Do the impossible

As the SAS was trying to prove its relevancy in the 1950s, the Sultanate of Oman offered a chance to do so. The opportunity was to put down a Saudi-backed rebellion that involved the future of the fledgling oil exploration and extraction in Oman. The UK Army had fought the rebels to a stalemate over a 2-year period in assistance to the Sultan of Oman. But on the Green Mountains of Oman (Jebel Akhdar) the rebels could not be fully defeated by a conventional Army.

Enter D Squadron SAS, fresh from a counterinsurgency operation in Malaya. Most in the Army did not think this small unit could succeed where the others had failed. The men took some time to acclimatize, get new equipment, and work on longer-range marksmanship that wasn’t possible in the jungle. Then they started attacking up the mountains and eventually pushed the Rebels out of their hide spots. It had only taken six weeks to put the enemy on the run. Now the SAS needed help for the final assault on the remaining strongholds.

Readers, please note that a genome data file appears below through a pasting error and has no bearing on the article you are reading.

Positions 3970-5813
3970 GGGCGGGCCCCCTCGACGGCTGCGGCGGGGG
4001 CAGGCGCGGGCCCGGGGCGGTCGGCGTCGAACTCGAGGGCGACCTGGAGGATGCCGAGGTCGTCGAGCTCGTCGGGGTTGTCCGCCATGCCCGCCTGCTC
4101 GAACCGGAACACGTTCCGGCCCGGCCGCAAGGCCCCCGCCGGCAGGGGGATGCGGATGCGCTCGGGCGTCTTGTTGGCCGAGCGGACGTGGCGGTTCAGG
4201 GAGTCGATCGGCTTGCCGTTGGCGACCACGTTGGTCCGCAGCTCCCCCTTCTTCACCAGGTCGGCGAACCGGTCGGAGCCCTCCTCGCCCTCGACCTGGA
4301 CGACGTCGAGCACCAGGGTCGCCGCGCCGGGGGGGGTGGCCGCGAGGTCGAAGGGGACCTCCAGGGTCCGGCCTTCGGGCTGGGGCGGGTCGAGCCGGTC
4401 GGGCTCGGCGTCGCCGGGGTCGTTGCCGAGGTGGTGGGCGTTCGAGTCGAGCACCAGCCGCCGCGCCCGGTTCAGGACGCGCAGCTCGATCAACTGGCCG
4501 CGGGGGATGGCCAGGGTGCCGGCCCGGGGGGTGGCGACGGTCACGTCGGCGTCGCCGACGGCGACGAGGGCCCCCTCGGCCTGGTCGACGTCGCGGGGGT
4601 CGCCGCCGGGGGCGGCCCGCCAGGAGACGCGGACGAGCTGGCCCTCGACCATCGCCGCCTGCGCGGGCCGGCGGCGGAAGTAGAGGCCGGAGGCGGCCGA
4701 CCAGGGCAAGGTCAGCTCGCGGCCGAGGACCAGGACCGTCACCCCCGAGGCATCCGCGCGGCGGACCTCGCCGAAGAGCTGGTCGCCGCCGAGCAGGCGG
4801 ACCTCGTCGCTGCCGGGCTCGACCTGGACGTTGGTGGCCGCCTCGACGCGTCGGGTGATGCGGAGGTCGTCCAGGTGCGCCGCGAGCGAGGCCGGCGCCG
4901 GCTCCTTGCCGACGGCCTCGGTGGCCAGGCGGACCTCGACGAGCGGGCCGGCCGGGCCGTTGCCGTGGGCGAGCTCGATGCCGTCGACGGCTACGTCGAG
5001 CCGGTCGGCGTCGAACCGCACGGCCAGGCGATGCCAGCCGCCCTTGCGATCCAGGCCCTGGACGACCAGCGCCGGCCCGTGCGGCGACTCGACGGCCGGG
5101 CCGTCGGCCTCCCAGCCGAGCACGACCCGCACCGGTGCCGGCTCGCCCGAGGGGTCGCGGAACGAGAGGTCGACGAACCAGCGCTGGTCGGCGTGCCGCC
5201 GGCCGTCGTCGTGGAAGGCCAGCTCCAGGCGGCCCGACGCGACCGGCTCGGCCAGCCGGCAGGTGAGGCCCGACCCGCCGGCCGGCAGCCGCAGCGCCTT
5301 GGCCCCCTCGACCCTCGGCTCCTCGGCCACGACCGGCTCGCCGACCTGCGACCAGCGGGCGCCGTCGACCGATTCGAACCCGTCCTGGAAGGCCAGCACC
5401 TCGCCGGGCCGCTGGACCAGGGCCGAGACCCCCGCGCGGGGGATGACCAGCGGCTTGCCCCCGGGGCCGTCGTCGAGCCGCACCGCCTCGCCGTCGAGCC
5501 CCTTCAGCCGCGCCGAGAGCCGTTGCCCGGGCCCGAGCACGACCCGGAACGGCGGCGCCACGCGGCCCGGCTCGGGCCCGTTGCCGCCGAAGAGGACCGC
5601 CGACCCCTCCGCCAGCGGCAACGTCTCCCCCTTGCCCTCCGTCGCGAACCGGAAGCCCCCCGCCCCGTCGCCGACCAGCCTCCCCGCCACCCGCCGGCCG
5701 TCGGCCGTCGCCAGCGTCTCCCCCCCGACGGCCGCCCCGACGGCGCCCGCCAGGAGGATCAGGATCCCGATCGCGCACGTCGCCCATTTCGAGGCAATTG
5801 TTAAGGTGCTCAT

“A” Squadron arrived from Malaya and went through a similar reset before joining D Squadron for the final push. The SAS showed superhuman strength and endurance fighting on the cold mountains and chasing the rebels like goats at high altitude. The rebels were not ready for this level of determination and their sentries failed to warn of the rapid advances. As the SAS force resupplied themselves by parachute containers ahead of the final push, the enemy’s will to fight was broken. After being chased by the SAS from their impenetrable fortress the enemy thought the parachuted supplies were UK paratroopers joining the fight. The enemy fled to Saudi Arabia; the stalemate was broken. A small motivated force proved it was more capable in ten weeks than a more expensive larger force.

Act before you think